Database replication allows to distribute parts of a database across multiple nodes.
In this tutorial, we will cover how data replication works, when to use it, different replication types and schemes, and tools that help replicate a database.
What Is Database Replication?
Database replication is the process of copying data and storing it in different locations. Performing data replication ensures there is a consistent copy of the database across all the nodes in a distributed system. This serves to make the data widely available and protect from data loss.
The replicated data can be a full or partial snapshot and it can be stored on-site, off-site, or in a cloud environment. In case of downtime, organizations recover data and maintain business continuity by restoring from a backup location.
Note: 90% of businesses without a disaster recovery plan close after a major disruption. Eliminate this risk with industry-leading Disaster-Recovery-as-a-Service (DRaaS) solutions.
Data is replicated either synchronously or asynchronously:
- Synchronous replication. Data is written simultaneously to the primary database and all its replicas.
- Asynchronous replication. Data is written to the primary database first and then copied to the replicas later.
Database Replication Types
There are several different methods to replicate a database. Organizations should choose a technique based on the purpose of the replicated data and how they intend to access it.
Snapshot replication copies a "snapshot" of the database - precisely as it appears the moment the replication process starts. It does not monitor for changes or updates to the data.
Snapshot replication is useful when the data doesn't change frequently, but also if there are significant changes over a short time. Any change to the database makes a snapshot outdated until a new one is replicated.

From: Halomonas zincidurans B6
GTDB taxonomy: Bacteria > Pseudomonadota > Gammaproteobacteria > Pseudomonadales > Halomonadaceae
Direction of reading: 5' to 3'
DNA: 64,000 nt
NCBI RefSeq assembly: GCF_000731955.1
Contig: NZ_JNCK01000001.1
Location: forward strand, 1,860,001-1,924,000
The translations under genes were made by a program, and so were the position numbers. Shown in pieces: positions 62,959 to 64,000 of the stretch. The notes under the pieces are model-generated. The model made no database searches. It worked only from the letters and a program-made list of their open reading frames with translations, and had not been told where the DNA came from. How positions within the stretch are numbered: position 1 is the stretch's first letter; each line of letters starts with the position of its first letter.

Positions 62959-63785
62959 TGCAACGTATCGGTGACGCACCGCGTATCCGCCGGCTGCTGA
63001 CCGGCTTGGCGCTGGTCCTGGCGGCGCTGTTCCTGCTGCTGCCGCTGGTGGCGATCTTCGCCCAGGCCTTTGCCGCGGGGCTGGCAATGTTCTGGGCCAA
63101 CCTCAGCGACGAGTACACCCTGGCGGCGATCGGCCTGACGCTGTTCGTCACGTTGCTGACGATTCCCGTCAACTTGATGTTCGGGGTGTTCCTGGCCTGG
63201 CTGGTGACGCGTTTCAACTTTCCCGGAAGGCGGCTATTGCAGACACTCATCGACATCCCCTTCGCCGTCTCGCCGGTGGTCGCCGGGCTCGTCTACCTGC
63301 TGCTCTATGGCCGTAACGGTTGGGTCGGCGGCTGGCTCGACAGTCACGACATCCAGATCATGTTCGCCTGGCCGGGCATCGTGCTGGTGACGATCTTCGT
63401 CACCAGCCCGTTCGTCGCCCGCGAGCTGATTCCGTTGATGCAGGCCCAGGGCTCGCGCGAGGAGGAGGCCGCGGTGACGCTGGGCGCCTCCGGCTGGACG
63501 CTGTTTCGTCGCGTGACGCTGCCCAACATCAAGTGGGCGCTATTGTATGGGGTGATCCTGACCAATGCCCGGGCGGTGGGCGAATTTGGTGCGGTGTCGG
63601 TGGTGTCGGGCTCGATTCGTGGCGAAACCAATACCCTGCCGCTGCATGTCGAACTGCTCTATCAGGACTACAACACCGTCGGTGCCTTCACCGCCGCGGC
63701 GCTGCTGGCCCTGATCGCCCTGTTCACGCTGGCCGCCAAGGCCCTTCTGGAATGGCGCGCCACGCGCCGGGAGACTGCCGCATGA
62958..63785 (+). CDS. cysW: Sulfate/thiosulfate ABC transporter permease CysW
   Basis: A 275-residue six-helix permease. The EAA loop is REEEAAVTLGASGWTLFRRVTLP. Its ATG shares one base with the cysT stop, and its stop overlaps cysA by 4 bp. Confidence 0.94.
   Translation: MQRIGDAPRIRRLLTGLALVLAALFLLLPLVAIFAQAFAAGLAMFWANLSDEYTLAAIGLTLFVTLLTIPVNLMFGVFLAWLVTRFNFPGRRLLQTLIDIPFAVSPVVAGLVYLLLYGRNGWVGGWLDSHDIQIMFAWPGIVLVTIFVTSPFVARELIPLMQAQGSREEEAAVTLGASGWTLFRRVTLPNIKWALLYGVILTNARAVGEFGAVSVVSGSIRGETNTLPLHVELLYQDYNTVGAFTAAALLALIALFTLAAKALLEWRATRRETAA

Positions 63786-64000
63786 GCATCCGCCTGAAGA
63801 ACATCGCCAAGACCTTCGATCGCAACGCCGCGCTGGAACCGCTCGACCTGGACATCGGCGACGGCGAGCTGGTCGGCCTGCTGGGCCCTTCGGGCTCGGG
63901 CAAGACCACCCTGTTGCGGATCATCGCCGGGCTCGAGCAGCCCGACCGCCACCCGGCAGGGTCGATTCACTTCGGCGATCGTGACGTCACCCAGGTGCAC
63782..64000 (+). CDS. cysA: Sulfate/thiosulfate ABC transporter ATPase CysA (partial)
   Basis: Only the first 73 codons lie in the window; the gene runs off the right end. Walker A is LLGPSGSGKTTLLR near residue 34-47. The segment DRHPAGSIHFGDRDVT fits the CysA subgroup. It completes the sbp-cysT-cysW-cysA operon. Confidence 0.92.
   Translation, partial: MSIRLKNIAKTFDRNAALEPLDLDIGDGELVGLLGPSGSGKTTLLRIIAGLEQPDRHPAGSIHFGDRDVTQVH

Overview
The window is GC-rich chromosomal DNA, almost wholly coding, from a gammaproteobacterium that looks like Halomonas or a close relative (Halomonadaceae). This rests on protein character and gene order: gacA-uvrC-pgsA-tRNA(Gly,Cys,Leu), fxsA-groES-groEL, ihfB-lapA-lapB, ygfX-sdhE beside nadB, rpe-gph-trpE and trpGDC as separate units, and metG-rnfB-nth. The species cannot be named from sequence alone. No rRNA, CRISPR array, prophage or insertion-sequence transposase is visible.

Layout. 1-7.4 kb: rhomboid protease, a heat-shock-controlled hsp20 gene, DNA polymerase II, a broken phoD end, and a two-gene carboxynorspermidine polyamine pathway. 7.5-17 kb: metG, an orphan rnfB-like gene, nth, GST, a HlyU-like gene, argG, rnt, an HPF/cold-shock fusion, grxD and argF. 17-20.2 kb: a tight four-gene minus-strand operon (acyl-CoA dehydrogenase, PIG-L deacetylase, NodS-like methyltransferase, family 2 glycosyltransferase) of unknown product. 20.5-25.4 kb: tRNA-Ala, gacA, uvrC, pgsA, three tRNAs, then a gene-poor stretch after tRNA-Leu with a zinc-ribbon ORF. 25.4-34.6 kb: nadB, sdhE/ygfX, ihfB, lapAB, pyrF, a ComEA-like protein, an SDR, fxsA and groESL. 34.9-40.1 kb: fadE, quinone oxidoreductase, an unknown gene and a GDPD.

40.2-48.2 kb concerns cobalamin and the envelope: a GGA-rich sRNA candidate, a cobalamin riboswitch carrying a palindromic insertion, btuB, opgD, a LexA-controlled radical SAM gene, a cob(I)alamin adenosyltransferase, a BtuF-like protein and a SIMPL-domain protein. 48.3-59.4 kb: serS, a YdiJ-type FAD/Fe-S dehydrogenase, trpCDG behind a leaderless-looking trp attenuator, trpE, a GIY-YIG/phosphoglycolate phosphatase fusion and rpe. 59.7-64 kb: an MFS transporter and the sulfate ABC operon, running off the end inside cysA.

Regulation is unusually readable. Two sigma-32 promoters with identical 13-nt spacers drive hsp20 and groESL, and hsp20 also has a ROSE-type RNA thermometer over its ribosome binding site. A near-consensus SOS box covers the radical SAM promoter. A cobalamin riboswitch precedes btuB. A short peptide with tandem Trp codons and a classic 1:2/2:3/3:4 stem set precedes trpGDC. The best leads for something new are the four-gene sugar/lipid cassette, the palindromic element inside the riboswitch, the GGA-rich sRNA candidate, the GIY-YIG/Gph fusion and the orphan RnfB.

Note: Snapshots and backups are not mutually exclusive. Read up on the main concepts and differences between these two solutions in our post Snapshot vs Backup.
Transactional replication creates a full copy of the database, with new data coming in as the database changes. Data is copied in real-time in the order of changes made, which ensures consistency.
It is best to use transactional replication for ensuring incremental, real-time changes to data. This improves performance and decreases latency while providing a high volume of read, write, and delete activity.
Merge replication combines data from several sources into a single database. Using merge replication allows multiple users to change the data and have all the changes applied to the new replica.
Merge replication helps quickly discover and address conflicting changes. It also allows users to make changes offline before synchronizing with the server.
Heterogenous replication is used to replicate data between servers supplied by different vendors. For instance, it allows you to copy data from an SQL server to a non-SQL server.
Peer-to-Peer Transactional Replication
Peer-to-peer replication is based on transactional replication. It allows all participating users and servers to send data to each other so that the updates happen in near real-time.
Peer-to-peer replication is especially useful for web applications. Its flexibility helps scale the number of users without affecting performance. It also makes the system more robust, allowing servers to shut off for maintenance.
Note: Refer to our article Backup vs Replication to learn about the main differences and benefits.
Database Replication Schemes
The following replication schemes are used for database replication:
Performing a full replication means copying the complete database to every node of the distributed system. This approach maximizes data redundancy, increases global performance and data availability. Data is available as long as one node is functional.
In the example above, all parts of the original database (P1, P2, P3) are fully replicated to all sites.